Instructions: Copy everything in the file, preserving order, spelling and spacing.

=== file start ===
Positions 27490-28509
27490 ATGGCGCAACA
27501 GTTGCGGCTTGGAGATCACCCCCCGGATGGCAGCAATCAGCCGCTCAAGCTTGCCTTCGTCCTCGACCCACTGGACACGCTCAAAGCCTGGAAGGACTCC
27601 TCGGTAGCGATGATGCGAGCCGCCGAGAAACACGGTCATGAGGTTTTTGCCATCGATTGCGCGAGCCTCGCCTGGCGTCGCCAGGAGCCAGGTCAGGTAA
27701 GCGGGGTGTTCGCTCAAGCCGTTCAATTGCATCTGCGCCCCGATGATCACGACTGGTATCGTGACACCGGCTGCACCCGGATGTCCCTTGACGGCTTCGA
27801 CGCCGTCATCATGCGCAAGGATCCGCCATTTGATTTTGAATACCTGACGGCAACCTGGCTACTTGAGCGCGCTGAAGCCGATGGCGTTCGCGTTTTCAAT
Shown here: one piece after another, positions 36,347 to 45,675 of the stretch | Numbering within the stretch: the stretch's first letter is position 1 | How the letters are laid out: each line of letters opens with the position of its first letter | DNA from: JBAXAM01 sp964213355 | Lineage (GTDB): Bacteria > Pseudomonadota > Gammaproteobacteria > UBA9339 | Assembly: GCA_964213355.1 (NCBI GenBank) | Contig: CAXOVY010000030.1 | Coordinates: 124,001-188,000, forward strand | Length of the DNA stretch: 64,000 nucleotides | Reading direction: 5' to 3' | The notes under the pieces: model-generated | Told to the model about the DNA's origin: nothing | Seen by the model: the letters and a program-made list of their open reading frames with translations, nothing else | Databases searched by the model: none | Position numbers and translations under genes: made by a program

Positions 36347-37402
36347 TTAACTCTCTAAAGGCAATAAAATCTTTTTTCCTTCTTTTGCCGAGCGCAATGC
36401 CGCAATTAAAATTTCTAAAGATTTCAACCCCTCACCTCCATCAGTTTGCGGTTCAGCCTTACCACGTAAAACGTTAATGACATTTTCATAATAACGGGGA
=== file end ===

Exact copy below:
Positions 27490-28509
27490 ATGGCGCAACA
27501 GTTGCGGCTTGGAGATCACCCCCCGGATGGCAGCAATCAGCCGCTCAAGCTTGCCTTCGTCCTCGACCCACTGGACACGCTCAAAGCCTGGAAGGACTCC
27601 TCGGTAGCGATGATGCGAGCCGCCGAGAAACACGGTCATGAGGTTTTTGCCATCGATTGCGCGAGCCTCGCCTGGCGTCGCCAGGAGCCAGGTCAGGTAA
27701 GCGGGGTGTTCGCTCAAGCCGTTCAATTGCATCTGCGCCCCGATGATCACGACTGGTATCGTGACACCGGCTGCACCCGGATGTCCCTTGACGGCTTCGA
27801 CGCCGTCATCATGCGCAAGGATCCGCCATTTGATTTTGAATACCTGACGGCAACCTGGCTACTTGAGCGCGCTGAAGCCGATGGCGTTCGCGTTTTCAAT
Shown here: one piece after another, positions 36,347 to 45,675 of the stretch | Numbering within the stretch: the stretch's first letter is position 1 | How the letters are laid out: each line of letters opens with the position of its first letter | DNA from: JBAXAM01 sp964213355 | Lineage (GTDB): Bacteria > Pseudomonadota > Gammaproteobacteria > UBA9339 | Assembly: GCA_964213355.1 (NCBI GenBank) | Contig: CAXOVY010000030.1 | Coordinates: 124,001-188,000, forward strand | Length of the DNA stretch: 64,000 nucleotides | Reading direction: 5' to 3' | The notes under the pieces: model-generated | Told to the model about the DNA's origin: nothing | Seen by the model: the letters and a program-made list of their open reading frames with translations, nothing else | Databases searched by the model: none | Position numbers and translations under genes: made by a program

Positions 36347-37402
36347 TTAACTCTCTAAAGGCAATAAAATCTTTTTTCCTTCTTTTGCCGAGCGCAATGC
36401 CGCAATTAAAATTTCTAAAGATTTCAACCCCTCACCTCCATCAGTTTGCGGTTCAGCCTTACCACGTAAAACGTTAATGACATTTTCATAATAACGGGGA